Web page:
“This time, I am sharing my makeupless face not for cancer awareness – this time, I’m sharing to contribute to awareness of gender norms and societal expectation on each gender; to continue a dialogue about a culturally-exacerbated narcissism, versus that simple and beautiful common human longing to create the perfectly-representative self-portrait. Is the quick transition from self-gaze to narcissism primarily a Western / Westerized phenomenon, or does it arise in any place that begins to put high value on a ‘grabby-grabby,’ ‘let’s commodify-it’ approach to life; and maybe it is this approach itself that is the very worst of the legacy Westernized ‘progress’ leaves in its wake? Still, how might we move in the direction of a different kind of progress, encouraged by the lens of self-looking? How can we work towards progress that simultaneously engages in the process of self-looking – and, in doing so, taking back The Gaze – but in a ‘self-less’ way, devoid of narcissism, and acknowledging there is a certain degree of impossibility in capturing a perfectly-representative self-portrait as there is no one way any of us looks. Perhaps it is the search itself that will lead us to a new meaning of progress stemming from self-awareness: the honest and curious search for our own reflection that looks right to us, the representation of one way we look in the fleetingness of one passing moment, that when we find it makes us think — for ourselves and not out to prove anything — ‘Look, it’s me!'”
Occupation: Artist, Speaker, Art Writer, Curator, Food Scoffer
Location: Secure undisclosed urban industrial area.
“When I started using the social NETWORKING aspect of Facebook and started promoting my art with it (yeh, finally entered the 21st Century), I noticed that many artists pictured themselves with their art as a backdrop. Thus at a glance one can see that this person is an artist — good idea! So, for marketing/propaganda purposes, I wanted a profile pic that said right away: artist. One hot day painting outside (like I do as a semi-itinerant artist at various temporary set-ups) I sat down for a fumes-recovery break. The crust of drying paint on my hands plus the clownish/homeless-looking paint-throwing clothes seemed photo-worthy. I got the picture but afterward had to wipe green paint off the camera’s self-timer button. This has been my standard Facebook image almost always ever since. How odd that for the thousands of Facebook cyberfriends and LIKErs who know reclusive ol’ me only virtually, this “is” me. I sometimes change the profile pic briefly, but I’ve noticed that having a “stable” avatar is better when one is making comments every week in lots of high-traffic areas. The photo’s background actually is not art — just random muddy and rusty industrial surfaces.”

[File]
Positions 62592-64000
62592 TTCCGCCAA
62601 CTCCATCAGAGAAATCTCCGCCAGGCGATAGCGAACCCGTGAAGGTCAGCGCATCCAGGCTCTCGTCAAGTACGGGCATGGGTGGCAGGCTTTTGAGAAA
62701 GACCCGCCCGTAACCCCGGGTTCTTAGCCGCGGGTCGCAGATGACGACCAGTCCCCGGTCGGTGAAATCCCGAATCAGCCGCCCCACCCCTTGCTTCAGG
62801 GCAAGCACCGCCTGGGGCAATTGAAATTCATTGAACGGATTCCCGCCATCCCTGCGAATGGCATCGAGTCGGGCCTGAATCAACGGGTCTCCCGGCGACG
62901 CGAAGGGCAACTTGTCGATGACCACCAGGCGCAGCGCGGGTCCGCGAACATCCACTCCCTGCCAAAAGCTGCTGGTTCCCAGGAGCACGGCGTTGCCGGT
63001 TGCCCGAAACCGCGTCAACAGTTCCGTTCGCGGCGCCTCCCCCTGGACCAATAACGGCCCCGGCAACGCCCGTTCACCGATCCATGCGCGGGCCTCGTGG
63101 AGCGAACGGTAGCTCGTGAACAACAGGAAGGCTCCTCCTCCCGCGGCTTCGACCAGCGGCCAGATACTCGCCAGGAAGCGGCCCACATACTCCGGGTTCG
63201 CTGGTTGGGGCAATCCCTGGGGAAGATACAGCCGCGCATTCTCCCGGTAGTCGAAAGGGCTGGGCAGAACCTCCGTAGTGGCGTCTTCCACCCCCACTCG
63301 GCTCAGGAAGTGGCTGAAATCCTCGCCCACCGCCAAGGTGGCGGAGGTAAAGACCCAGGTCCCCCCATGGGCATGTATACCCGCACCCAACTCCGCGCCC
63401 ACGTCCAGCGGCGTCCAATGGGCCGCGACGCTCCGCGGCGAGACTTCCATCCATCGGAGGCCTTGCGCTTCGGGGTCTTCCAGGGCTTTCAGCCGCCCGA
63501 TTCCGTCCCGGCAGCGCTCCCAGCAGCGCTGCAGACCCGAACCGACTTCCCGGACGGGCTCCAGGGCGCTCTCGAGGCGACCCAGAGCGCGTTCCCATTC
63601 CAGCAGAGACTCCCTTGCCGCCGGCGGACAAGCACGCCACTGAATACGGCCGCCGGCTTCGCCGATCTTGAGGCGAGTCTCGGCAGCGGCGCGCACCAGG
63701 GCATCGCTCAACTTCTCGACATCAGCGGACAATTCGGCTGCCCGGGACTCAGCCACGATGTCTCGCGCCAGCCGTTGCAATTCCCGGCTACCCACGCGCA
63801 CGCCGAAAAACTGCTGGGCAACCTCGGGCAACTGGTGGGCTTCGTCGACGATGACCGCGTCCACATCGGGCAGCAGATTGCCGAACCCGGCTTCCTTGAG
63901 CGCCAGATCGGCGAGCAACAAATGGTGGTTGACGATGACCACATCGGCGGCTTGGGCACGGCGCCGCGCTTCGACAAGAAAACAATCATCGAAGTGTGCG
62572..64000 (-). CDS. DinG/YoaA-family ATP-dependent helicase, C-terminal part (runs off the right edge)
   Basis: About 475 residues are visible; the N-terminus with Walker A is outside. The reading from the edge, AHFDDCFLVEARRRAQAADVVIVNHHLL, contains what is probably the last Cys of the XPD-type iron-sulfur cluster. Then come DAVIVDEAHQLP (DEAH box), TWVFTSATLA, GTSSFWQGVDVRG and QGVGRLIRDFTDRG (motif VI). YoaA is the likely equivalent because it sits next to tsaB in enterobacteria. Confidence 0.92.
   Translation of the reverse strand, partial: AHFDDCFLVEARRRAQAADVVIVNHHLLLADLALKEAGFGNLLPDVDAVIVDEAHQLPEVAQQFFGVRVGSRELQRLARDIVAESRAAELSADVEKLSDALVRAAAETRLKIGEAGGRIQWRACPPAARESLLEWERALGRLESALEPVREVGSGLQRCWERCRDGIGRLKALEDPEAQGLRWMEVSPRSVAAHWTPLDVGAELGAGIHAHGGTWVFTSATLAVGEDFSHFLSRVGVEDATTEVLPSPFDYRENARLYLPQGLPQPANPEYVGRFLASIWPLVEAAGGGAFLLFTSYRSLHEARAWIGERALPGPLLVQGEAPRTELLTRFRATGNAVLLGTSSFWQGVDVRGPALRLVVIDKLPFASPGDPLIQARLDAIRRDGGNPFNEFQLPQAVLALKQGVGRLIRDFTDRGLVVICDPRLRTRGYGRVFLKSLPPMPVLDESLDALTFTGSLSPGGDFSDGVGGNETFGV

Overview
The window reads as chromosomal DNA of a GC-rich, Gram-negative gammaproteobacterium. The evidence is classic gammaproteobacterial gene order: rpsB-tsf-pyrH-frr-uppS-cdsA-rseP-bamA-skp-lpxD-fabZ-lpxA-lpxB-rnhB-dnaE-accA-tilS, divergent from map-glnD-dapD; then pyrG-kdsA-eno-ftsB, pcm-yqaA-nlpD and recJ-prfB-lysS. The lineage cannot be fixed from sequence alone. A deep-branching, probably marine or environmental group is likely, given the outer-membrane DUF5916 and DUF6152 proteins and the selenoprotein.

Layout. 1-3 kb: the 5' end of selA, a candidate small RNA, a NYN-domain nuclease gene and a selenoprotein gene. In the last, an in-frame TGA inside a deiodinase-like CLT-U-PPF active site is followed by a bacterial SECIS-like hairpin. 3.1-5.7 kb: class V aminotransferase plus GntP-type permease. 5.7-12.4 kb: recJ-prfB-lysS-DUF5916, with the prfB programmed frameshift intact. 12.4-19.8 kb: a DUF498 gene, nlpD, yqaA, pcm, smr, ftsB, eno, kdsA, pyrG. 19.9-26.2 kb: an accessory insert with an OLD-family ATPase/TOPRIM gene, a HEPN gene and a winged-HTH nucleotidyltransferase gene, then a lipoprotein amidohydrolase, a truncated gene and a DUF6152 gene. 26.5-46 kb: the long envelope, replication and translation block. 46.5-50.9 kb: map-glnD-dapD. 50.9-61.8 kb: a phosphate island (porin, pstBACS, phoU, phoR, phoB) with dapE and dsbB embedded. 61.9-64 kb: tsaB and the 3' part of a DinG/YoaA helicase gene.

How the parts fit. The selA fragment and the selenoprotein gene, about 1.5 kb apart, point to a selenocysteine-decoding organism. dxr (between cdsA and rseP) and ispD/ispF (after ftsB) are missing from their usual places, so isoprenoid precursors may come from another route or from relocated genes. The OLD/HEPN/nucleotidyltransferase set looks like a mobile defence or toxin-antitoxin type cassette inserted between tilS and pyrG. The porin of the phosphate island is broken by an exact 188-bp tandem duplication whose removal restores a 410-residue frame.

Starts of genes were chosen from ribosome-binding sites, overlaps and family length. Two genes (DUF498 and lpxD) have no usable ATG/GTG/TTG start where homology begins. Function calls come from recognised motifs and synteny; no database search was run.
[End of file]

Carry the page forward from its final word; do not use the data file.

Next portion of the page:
Location: Los Angeles
“Last week I caught my-selfie in a reflection. I had just made a huge pot of Yogi Tea. The aromas of ginger, cinnamon and more were wafting in the air, so I stuck my head in the pot to get a better whiff. While looking into the pot I noticed that my reflection in the liquid looked pretty clear, yet trippy. I’m into reflections and capturing them, this seemed like a good moment to snap away … ”
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Email Hyperallergic your selfie at selfies [at] hyperallergic.com, along with a brief explanation of why you shot it and what it means to you.